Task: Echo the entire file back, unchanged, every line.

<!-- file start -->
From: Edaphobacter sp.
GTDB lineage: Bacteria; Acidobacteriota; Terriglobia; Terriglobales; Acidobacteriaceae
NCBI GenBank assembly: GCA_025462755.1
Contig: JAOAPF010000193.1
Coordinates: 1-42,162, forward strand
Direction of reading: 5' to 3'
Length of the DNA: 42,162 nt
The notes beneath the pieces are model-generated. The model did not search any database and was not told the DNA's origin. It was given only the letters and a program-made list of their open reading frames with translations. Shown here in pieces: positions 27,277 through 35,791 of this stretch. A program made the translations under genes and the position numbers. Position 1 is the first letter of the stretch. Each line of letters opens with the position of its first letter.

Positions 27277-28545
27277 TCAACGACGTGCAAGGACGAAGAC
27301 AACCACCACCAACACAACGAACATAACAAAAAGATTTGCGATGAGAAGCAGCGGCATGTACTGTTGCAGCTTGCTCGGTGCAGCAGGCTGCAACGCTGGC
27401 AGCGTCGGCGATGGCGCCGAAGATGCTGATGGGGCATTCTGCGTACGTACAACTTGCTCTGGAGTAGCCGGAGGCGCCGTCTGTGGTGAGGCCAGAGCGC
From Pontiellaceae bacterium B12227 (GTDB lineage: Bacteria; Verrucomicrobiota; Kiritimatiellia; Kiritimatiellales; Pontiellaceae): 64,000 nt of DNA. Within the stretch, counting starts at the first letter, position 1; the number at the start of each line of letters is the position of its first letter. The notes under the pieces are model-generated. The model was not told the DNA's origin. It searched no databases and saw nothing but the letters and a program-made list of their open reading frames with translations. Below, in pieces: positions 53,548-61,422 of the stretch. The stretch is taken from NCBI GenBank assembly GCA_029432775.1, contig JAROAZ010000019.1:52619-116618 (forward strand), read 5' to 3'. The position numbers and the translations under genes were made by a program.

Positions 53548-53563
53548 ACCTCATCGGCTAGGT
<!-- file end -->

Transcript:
From: Edaphobacter sp.
GTDB lineage: Bacteria; Acidobacteriota; Terriglobia; Terriglobales; Acidobacteriaceae
NCBI GenBank assembly: GCA_025462755.1
Contig: JAOAPF010000193.1
Coordinates: 1-42,162, forward strand
Direction of reading: 5' to 3'
Length of the DNA: 42,162 nt
The notes beneath the pieces are model-generated. The model did not search any database and was not told the DNA's origin. It was given only the letters and a program-made list of their open reading frames with translations. Shown here in pieces: positions 27,277 through 35,791 of this stretch. A program made the translations under genes and the position numbers. Position 1 is the first letter of the stretch. Each line of letters opens with the position of its first letter.

Positions 27277-28545
27277 TCAACGACGTGCAAGGACGAAGAC
27301 AACCACCACCAACACAACGAACATAACAAAAAGATTTGCGATGAGAAGCAGCGGCATGTACTGTTGCAGCTTGCTCGGTGCAGCAGGCTGCAACGCTGGC
27401 AGCGTCGGCGATGGCGCCGAAGATGCTGATGGGGCATTCTGCGTACGTACAACTTGCTCTGGAGTAGCCGGAGGCGCCGTCTGTGGTGAGGCCAGAGCGC
From Pontiellaceae bacterium B12227 (GTDB lineage: Bacteria; Verrucomicrobiota; Kiritimatiellia; Kiritimatiellales; Pontiellaceae): 64,000 nt of DNA. Within the stretch, counting starts at the first letter, position 1; the number at the start of each line of letters is the position of its first letter. The notes under the pieces are model-generated. The model was not told the DNA's origin. It searched no databases and saw nothing but the letters and a program-made list of their open reading frames with translations. Below, in pieces: positions 53,548-61,422 of the stretch. The stretch is taken from NCBI GenBank assembly GCA_029432775.1, contig JAROAZ010000019.1:52619-116618 (forward strand), read 5' to 3'. The position numbers and the translations under genes were made by a program.

Positions 53548-53563
53548 ACCTCATCGGCTAGGT